I wanted to take this opportunity to thank our teachers and support staff for all they do in this area.  Back in the day, we used to say, "You can't teach a hungry child." Hungry children coming to school (which we still have - unfortunately) were a top priority.  Today, my thought is that, "You will struggle teaching a child with Social Emotional Learning problems." The big difference between the two is that one is a stomach that can soon be filled. Social Emotional Learning is much more severe in that the child's brain has not developed to the point that the student may struggle with focusing, working memory, waiting their turn and in many cases self-regulation and the ability to manage their emotions.  

Their is scarcely a day that goes by that I don't read, study or watch something on the connectedness of the brain, how it works and how we can create strategies, plans to support teaching the skills to support our children's academic, social and behavioral progress in school.  One blog I have consistently read for over 3 years is from the SOAR Curriculum. Here is the latest post:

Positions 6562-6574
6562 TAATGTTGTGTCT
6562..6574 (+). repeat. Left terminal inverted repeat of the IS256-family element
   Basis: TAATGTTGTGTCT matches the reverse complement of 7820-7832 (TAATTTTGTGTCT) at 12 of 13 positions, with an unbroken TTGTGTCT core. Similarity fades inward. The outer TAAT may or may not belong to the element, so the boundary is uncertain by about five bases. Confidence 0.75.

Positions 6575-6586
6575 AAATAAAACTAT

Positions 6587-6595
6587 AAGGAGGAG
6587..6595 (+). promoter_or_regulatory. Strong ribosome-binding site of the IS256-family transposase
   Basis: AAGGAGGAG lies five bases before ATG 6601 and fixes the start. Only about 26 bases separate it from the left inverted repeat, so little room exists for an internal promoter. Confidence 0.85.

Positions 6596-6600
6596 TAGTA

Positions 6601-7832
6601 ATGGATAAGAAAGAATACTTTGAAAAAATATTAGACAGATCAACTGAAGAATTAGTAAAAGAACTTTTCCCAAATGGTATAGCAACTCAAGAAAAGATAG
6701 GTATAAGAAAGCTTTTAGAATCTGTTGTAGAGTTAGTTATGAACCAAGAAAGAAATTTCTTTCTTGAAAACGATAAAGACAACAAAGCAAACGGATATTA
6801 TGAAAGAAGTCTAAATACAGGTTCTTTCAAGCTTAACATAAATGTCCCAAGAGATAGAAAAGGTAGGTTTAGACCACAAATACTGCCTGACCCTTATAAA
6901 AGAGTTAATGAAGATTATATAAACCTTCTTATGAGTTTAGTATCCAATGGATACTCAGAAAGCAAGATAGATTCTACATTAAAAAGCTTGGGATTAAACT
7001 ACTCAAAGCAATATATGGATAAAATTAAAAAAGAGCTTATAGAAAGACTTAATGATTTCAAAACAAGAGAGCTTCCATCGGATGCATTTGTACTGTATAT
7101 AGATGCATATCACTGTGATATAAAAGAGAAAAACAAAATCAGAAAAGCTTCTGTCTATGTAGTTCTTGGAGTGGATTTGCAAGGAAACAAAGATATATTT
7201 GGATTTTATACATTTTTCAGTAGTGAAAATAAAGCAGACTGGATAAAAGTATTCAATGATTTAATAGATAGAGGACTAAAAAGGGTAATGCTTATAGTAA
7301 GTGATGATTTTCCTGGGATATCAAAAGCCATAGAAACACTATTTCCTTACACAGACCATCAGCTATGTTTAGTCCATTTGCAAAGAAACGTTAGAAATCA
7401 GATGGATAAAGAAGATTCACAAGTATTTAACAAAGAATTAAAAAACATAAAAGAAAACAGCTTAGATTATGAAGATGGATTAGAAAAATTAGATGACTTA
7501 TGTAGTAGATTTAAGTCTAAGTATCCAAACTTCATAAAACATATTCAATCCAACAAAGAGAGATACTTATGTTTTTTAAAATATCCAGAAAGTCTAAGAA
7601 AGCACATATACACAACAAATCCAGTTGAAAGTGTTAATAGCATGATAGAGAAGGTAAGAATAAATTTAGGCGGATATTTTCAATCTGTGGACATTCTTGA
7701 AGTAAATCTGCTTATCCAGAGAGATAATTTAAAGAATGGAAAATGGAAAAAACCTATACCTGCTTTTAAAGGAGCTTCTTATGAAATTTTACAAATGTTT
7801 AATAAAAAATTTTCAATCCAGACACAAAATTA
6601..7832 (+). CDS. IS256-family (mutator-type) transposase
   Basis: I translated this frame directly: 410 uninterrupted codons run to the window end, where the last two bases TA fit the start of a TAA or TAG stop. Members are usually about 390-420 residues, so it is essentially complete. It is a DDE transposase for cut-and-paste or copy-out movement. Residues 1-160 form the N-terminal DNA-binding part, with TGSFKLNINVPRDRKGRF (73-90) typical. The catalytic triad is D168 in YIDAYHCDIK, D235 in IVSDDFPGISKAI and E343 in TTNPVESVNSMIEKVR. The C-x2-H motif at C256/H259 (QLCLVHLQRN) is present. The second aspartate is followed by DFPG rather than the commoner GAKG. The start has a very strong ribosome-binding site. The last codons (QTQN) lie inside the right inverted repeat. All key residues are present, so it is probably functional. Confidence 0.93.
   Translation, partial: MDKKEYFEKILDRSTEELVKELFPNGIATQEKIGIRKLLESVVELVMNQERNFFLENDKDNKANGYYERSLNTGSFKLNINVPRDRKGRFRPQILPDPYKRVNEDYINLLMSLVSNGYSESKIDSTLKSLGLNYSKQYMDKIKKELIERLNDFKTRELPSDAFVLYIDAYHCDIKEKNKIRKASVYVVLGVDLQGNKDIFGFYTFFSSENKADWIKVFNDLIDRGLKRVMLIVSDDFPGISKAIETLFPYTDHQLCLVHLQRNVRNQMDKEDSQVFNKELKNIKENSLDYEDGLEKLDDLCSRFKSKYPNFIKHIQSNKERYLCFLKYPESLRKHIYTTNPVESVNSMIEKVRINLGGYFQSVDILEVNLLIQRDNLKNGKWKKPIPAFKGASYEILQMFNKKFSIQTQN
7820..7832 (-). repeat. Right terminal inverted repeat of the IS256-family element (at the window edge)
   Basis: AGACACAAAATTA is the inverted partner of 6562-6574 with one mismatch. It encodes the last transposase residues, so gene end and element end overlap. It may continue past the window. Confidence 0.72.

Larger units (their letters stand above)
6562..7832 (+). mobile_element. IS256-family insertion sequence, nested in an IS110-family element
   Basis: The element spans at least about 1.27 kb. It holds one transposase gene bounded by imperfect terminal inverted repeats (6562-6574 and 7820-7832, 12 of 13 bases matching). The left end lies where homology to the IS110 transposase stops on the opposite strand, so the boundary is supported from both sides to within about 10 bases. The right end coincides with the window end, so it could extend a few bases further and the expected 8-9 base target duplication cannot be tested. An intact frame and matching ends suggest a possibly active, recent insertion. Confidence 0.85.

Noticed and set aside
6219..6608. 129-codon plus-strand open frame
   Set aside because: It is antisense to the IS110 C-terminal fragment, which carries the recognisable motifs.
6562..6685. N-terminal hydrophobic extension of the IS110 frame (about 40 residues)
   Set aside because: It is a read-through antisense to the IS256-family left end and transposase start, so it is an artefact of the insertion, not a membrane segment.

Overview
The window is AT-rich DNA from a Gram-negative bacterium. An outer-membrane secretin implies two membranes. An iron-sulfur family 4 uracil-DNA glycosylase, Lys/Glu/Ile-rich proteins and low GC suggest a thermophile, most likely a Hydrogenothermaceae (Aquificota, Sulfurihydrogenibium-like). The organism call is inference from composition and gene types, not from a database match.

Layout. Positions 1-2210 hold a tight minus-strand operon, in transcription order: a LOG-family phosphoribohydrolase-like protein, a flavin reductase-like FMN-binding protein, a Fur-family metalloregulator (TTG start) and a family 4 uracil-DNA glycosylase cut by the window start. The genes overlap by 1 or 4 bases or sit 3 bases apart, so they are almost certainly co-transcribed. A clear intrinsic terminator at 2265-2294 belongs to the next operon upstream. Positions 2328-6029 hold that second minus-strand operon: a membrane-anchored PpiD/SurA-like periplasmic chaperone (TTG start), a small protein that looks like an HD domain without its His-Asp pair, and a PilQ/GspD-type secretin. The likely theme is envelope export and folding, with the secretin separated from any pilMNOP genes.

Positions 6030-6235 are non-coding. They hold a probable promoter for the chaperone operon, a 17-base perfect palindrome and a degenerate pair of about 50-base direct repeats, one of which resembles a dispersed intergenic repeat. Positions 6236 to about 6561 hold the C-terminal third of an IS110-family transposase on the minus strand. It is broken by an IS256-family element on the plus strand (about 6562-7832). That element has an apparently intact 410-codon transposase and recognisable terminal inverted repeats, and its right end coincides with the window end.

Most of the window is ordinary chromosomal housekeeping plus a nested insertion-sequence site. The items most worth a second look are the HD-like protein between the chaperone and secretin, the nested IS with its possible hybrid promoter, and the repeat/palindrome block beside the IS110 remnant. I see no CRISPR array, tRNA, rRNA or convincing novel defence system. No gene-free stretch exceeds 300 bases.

Real Learning Changes Your Brain:

When you learn something new, you literally change the physiology of your brain. The new information actually ignites a new brain wire. However, that new brain wire can only be created as an off-shoot from an existing wire (which is the “thing” you already understood).
A spider spinning a web cannot just spit out a string and expect it to stay suspended in thin air.  Instead, every string the spider spins must connect to something else in order for it to be a useful part of the web. The same logic applies to information stored in your “brain wires.”
The one, solid, key to all learning is to make connections to things, ideas, concepts, and emotions that students already understand.
For this reason, we don’t expect a toddler to understand a physics textbook. First, the toddler must learn some basics about physics. “When I let go, things fall to the floor.” As the toddler grows into a young adult, she has millions of experiences and makes millions of observations about how the world around her functions. Meanwhile, her reading skills gradually grow and advance, as well. After many years, she may be able to understand a physics textbook, *if* she’s had enough background to make sense of the advanced vocabulary and concepts described in the book.